Follow these simple steps to set up your modem and wireless network the right way.
How do you connect a Wi-Fi modem?
Having a new modem up and running isn't as simple as taking it out of the box and plugging it in. Although it is not that difficult even if you are a beginner. Nowadays, modem manufacturers have made it easier than ever to connect to Wi-Fi quickly and easily.
But just because you've connected everything and it looks like it's working doesn't mean your network's performance and security are as good as you think. Follow these basic steps to properly set up your wireless modem and optimize your wireless network and connectivity.
Are you interested? What does the modem mean? It is actually a combination of two words
Place and install a Wi-Fi modem
Before starting, you need to consider where you will be placing your modem. Finding an open space towards the center of the house is the best way to ensure optimal coverage. Keep in mind that walls and floors will prevent you from having a good Wi-Fi signal, so the more obstacles you have between your devices and your modem, the weaker (and potentially slower) the signal will be.
Try to avoid proximity to large metal, glass, brick or concrete objects.
First, you need to connect the modem. For this you will need an Ethernet cable, which we recommend connecting to the WAN (wide area network) port on the back of the modem.
This port may look slightly different from modem to modem, but it will usually have a distinct color from the other ports and will be labeled "WAN", "Internet" or something similar. From the WAN port, connect the other end of the Ethernet cable to the Ethernet port on the back of the modem.
Make sure your modem is turned on and you will be ready to connect to the Internet. Then, of course, you need to plug the modem into a wall outlet and turn it on.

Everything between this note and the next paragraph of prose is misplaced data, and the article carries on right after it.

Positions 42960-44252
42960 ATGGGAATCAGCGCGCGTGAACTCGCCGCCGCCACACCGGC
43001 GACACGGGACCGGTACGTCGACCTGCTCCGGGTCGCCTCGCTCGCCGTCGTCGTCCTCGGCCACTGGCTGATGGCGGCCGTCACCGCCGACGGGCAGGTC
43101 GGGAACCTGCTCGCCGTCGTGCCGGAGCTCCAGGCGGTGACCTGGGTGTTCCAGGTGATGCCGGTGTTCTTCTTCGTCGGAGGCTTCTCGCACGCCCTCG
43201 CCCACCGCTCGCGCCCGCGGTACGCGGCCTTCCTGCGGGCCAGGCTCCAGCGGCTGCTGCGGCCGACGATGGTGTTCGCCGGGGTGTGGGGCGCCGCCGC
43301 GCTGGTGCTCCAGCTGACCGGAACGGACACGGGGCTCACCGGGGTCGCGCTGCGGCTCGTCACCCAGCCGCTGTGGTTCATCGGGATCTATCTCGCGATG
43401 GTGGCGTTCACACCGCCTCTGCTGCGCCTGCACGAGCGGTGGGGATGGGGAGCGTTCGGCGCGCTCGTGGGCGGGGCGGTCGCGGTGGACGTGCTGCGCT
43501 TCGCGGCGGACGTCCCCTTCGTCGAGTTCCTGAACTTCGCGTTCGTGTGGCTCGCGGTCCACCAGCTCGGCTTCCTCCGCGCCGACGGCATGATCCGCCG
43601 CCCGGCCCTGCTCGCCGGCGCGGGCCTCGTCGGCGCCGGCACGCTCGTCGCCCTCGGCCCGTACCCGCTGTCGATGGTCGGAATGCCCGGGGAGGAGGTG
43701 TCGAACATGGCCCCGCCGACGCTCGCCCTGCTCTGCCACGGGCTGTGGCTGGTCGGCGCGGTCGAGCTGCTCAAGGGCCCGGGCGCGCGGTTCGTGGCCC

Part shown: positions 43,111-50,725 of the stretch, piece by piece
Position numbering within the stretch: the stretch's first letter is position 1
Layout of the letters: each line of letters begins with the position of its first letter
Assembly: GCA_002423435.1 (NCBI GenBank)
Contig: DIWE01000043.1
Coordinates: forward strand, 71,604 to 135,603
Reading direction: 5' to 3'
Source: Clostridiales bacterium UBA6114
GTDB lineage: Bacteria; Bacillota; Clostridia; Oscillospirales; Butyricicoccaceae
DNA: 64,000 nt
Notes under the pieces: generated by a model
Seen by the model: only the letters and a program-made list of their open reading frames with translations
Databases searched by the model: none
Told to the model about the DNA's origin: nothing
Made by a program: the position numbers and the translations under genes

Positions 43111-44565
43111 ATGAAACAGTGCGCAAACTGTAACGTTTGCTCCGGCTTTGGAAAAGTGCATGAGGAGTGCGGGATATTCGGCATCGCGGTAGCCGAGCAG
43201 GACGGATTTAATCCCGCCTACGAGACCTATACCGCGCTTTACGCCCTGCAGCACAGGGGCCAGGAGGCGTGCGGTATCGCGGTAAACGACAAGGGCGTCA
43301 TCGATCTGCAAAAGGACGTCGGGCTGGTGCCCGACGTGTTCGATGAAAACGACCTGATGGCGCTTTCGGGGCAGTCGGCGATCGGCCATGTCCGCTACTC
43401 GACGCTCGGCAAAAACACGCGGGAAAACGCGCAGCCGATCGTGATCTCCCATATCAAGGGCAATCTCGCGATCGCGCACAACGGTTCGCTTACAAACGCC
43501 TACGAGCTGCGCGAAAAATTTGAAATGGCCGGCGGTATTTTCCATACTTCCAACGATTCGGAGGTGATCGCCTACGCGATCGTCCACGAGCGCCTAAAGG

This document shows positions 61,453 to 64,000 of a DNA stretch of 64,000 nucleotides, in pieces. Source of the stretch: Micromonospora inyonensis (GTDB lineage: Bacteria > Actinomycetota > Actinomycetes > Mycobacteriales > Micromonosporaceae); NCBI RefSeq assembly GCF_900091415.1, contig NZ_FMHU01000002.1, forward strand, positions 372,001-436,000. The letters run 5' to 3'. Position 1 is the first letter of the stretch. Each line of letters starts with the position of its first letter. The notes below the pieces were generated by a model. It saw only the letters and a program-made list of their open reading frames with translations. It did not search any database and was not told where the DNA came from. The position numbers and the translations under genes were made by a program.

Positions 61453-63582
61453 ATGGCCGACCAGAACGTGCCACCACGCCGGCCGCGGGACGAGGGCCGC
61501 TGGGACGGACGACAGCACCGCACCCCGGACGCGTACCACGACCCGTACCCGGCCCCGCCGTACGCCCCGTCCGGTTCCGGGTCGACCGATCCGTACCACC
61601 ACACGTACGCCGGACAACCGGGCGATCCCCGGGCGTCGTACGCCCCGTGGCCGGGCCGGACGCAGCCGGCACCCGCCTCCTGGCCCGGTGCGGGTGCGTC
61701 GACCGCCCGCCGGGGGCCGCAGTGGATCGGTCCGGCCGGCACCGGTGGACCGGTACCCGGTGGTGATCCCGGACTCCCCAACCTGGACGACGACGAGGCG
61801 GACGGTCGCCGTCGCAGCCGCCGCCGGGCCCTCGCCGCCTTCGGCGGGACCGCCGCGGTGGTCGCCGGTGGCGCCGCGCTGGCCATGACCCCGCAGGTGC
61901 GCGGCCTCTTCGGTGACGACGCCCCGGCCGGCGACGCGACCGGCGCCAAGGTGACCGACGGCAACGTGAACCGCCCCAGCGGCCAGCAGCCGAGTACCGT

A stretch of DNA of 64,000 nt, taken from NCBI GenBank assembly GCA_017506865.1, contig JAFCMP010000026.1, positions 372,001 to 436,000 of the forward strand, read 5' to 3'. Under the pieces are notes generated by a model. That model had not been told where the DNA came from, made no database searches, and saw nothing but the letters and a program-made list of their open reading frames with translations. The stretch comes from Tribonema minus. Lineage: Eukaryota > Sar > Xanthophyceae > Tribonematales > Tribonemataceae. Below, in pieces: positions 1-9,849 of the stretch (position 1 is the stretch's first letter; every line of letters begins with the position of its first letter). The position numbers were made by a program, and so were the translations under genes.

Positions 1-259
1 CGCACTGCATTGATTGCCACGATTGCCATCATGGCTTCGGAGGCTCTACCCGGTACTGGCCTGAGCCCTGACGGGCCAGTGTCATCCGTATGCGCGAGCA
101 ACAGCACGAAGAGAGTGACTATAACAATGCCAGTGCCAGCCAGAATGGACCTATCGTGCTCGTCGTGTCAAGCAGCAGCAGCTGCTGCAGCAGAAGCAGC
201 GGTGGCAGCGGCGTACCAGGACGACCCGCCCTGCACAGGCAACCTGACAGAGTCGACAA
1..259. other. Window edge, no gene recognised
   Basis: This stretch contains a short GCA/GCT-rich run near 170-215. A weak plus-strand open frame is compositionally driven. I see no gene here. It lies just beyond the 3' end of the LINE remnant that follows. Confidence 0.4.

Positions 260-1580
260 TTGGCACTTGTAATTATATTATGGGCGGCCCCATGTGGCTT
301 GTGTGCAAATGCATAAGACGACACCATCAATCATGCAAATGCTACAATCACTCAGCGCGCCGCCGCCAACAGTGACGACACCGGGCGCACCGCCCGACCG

Many modern modems can be fully configured from your smartphone. Manufacturers will have their own unique setup app, so check out your modem's quick start guide to make sure you download the right one. However, not all modems have a mobile app.
Some have a dedicated website that loads the modem's internal configuration page. You can find this URL by connecting your computer to one of the modem's LAN ports with an Ethernet cable and typing 192.168.1.1 or a similar address (as specified by the modem's documentation) in your browser's search bar.
The first step in getting your network up and running will be setting up a username and password. If you happen to have a modem used, the username and password can be reset to factory defaults by holding down a button found somewhere on the modem (usually on the back).
Often, these defaults are something like “admin” and “admin”, which every would-be hacker knows about, so be sure to change them right away. Make sure you use a strong password that includes a combination of upper and lower case letters, numbers and symbols.
How to configure a modem?
With the username and password set, you can proceed to configure the modem settings. Like cooking a dinner, there is no "right" way to install a modem and each model will likely have its own unique steps, depending on its characteristics.
For this reason, trying to describe every possible configuration path here would be exhausting and pointless. It is highly recommended that you consult your modem manual for details.
That said, we have some recommendations:
Use the simple installation wizard. Most modems provide some sort of short installation procedure that requires little more than an SSID and password. If in doubt, start with this. (The SSID is the Wi-Fi name of your modem.
It could be something like "asus" or "netgear" out of the box, but feel free to change it to something creative, like "FBI-surveillance-van".) You can always log back into the modem app or browser page to access more advanced options to refine your experience.
Related: How to change the default name (SSID) of a wireless modem?
Use the WPS button to connect Wi-Fi devices. If you've ever paired two Bluetooth devices, like a smartphone with headphones, you already have a basic understanding of how it works. Let's say you want to connect a Windows 10 laptop to the modem.
On your laptop, you will see your modem's SSID appear in the list of visible wireless networks in Windows. When you select the SSID and try to connect, Windows will ask you to enter the network security key, which is an unnecessarily technical way of telling the password.